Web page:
Wednesday, January 14, 2015

Nikon Nikkor AF-S 18-55 VR II Review

Yet another iteration of Nikon's rather successful 18-55 zoom lens. The big difference is its significantly smaller size when stored, thanks to its collapsible design. This of course has the extra disadvantage that you need to do something extra before you can start taking photos. But how does it compare to its older siblings?

The image quality of the 18-55 should satisfy even the most demanding (entry-level) users

+ optically it seems to be just as good as the previous versions.
+ smaller size can be a benefit (although it's slightly longer compared to the old ones when expanded!)
+ VR II works remarkably well; with caution, I easily got 4 stops latitude.

- the 18-55 never inspired confidence in build quality, and this one feels even shakier thanks to the extra button and locking mechanism.
- poor value when not bought as a kit (too expensive to buy separately)
- disappointingly, it vignettes more on FX compared to the older versions!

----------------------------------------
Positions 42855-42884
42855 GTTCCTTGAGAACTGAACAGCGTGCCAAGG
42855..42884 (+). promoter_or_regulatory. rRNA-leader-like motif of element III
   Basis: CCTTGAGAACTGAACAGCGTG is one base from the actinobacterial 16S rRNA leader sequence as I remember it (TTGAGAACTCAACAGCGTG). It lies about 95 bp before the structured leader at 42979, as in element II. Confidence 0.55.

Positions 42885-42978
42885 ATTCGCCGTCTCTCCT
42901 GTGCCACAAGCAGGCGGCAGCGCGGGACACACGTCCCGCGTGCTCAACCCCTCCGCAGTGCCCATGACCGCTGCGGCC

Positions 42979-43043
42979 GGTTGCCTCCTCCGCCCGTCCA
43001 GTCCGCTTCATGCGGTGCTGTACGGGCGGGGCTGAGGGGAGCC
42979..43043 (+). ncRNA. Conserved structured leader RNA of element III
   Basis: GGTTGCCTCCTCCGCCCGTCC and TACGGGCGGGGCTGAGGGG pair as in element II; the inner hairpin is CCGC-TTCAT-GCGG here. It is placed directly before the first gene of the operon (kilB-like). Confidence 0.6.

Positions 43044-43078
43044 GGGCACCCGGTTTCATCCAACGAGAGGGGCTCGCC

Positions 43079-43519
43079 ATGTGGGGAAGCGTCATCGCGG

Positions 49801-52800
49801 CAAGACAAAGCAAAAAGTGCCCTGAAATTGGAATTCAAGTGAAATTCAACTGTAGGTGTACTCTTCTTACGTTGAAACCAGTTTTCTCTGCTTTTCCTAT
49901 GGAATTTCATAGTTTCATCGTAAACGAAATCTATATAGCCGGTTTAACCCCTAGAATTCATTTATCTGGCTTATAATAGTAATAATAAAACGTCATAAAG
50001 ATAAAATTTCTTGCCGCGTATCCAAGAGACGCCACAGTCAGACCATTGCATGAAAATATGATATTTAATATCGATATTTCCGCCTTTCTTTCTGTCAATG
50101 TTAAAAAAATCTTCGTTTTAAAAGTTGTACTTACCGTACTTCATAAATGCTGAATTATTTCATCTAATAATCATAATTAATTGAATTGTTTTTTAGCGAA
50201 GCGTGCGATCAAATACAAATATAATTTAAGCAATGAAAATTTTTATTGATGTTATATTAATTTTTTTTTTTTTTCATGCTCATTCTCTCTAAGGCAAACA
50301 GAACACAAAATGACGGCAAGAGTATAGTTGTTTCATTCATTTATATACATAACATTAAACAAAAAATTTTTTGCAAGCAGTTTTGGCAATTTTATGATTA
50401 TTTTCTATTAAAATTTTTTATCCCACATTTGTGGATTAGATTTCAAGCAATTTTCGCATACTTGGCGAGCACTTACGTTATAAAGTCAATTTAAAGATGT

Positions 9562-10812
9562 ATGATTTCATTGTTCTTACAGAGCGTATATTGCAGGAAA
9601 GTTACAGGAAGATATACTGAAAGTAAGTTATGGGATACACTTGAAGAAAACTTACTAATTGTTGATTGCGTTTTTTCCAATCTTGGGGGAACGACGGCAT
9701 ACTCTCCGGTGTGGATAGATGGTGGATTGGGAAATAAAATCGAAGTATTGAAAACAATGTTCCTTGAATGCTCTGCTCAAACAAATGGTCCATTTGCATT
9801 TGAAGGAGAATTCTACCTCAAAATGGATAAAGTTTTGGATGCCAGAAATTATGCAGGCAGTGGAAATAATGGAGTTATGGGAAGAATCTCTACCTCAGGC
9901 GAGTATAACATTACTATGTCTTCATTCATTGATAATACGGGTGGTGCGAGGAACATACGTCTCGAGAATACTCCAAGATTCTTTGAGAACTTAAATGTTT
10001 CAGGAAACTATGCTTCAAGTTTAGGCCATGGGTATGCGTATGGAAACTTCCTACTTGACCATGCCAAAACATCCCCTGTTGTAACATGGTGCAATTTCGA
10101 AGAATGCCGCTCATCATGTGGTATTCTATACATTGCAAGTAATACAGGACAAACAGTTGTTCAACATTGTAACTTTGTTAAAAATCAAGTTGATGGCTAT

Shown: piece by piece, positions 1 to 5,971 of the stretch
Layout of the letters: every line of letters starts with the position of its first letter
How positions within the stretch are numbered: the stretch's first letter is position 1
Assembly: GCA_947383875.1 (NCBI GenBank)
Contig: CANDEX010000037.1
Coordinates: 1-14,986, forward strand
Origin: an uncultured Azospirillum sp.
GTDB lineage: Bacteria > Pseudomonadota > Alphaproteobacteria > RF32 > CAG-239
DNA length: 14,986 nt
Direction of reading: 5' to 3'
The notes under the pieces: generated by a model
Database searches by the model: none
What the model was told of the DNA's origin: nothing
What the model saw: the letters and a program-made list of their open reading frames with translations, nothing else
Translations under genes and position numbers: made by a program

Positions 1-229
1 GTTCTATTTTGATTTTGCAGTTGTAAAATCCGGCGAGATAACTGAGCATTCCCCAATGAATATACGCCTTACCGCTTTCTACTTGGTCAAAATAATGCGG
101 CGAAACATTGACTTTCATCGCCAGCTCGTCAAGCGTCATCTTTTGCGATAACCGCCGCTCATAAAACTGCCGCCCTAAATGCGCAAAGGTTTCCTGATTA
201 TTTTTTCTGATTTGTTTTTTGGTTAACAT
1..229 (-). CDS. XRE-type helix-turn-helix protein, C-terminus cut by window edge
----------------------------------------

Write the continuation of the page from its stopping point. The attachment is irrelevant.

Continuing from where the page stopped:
Intended Users
Great for:
  • bought together with an entry-level Nikon (e.g. D3300, D5300), it's an awesome choice for a first lens.
  • travelling and casual photography, when you don't want to carry much.
  • as a snapshot-kind-of-lens for everyday pictures.
Not for:
  • quality work. In absolute terms, there are a lot of better lenses out there for the same (or even more extended) focal length range
  • low light, especially at the long end. VR is good, but not panacea - the difference between f/5.6 and f/1.8 (that a prime can give you) is more than 3 stops.
  • emergency FX. Sadly, this version cannot be used as an emergency FX 24-55 lens, like the previous versions. It vignettes more, I'd call it a 35-55 lens on FX (and hence rather pointless).

Final Verdict
A rather not-so-bad-not-that-great lens. For the intended audience (entry-level camera owners, perhaps beginners), it is an awesome lens. Competent, with reliable VR, small and handy. It's a no-brainer to get it as a kit with a camera - the price difference is minimal. On the contrary, buying it separately makes little to no sense; it's too expensive to be considered good value. If you look for a really small, cheap, but very competent traveling lens, the Nikkor AF-S 35mm f/1.8 is a better deal - you give up focal length flexibility, but you get everything else (and it's cheaper, too). If you are not bothered by size and (within reason) price, a better all-around zoom would be the Nikkor AF-S VR 18-140mm. Check also the Sigma 17-70mm f/2.8-f/4 - it's a stop faster, it has better focal length range, and image stabilization, too.

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